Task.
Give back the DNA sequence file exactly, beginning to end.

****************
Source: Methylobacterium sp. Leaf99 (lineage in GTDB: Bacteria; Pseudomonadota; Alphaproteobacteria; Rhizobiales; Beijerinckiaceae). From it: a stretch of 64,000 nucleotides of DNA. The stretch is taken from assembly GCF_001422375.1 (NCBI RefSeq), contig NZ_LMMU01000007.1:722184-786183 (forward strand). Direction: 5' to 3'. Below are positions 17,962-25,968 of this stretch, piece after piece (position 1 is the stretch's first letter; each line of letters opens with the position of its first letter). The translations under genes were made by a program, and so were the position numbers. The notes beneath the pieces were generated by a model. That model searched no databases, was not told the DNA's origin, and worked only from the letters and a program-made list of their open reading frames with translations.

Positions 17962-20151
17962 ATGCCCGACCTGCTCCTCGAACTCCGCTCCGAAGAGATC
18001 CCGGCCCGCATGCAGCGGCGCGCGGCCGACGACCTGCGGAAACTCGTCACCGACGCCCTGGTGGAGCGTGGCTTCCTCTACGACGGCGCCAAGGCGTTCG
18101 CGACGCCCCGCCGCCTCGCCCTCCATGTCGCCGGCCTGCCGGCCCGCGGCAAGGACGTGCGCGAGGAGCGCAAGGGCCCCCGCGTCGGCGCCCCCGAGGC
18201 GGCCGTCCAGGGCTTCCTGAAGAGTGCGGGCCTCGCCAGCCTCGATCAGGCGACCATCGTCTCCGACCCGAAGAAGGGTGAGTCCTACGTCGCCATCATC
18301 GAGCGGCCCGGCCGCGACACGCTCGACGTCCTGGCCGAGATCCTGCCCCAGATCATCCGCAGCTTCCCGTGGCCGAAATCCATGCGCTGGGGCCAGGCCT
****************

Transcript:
Source: Methylobacterium sp. Leaf99 (lineage in GTDB: Bacteria; Pseudomonadota; Alphaproteobacteria; Rhizobiales; Beijerinckiaceae). From it: a stretch of 64,000 nucleotides of DNA. The stretch is taken from assembly GCF_001422375.1 (NCBI RefSeq), contig NZ_LMMU01000007.1:722184-786183 (forward strand). Direction: 5' to 3'. Below are positions 17,962-25,968 of this stretch, piece after piece (position 1 is the stretch's first letter; each line of letters opens with the position of its first letter). The translations under genes were made by a program, and so were the position numbers. The notes beneath the pieces were generated by a model. That model searched no databases, was not told the DNA's origin, and worked only from the letters and a program-made list of their open reading frames with translations.

Positions 17962-20151
17962 ATGCCCGACCTGCTCCTCGAACTCCGCTCCGAAGAGATC
18001 CCGGCCCGCATGCAGCGGCGCGCGGCCGACGACCTGCGGAAACTCGTCACCGACGCCCTGGTGGAGCGTGGCTTCCTCTACGACGGCGCCAAGGCGTTCG
18101 CGACGCCCCGCCGCCTCGCCCTCCATGTCGCCGGCCTGCCGGCCCGCGGCAAGGACGTGCGCGAGGAGCGCAAGGGCCCCCGCGTCGGCGCCCCCGAGGC
18201 GGCCGTCCAGGGCTTCCTGAAGAGTGCGGGCCTCGCCAGCCTCGATCAGGCGACCATCGTCTCCGACCCGAAGAAGGGTGAGTCCTACGTCGCCATCATC
18301 GAGCGGCCCGGCCGCGACACGCTCGACGTCCTGGCCGAGATCCTGCCCCAGATCATCCGCAGCTTCCCGTGGCCGAAATCCATGCGCTGGGGCCAGGCCT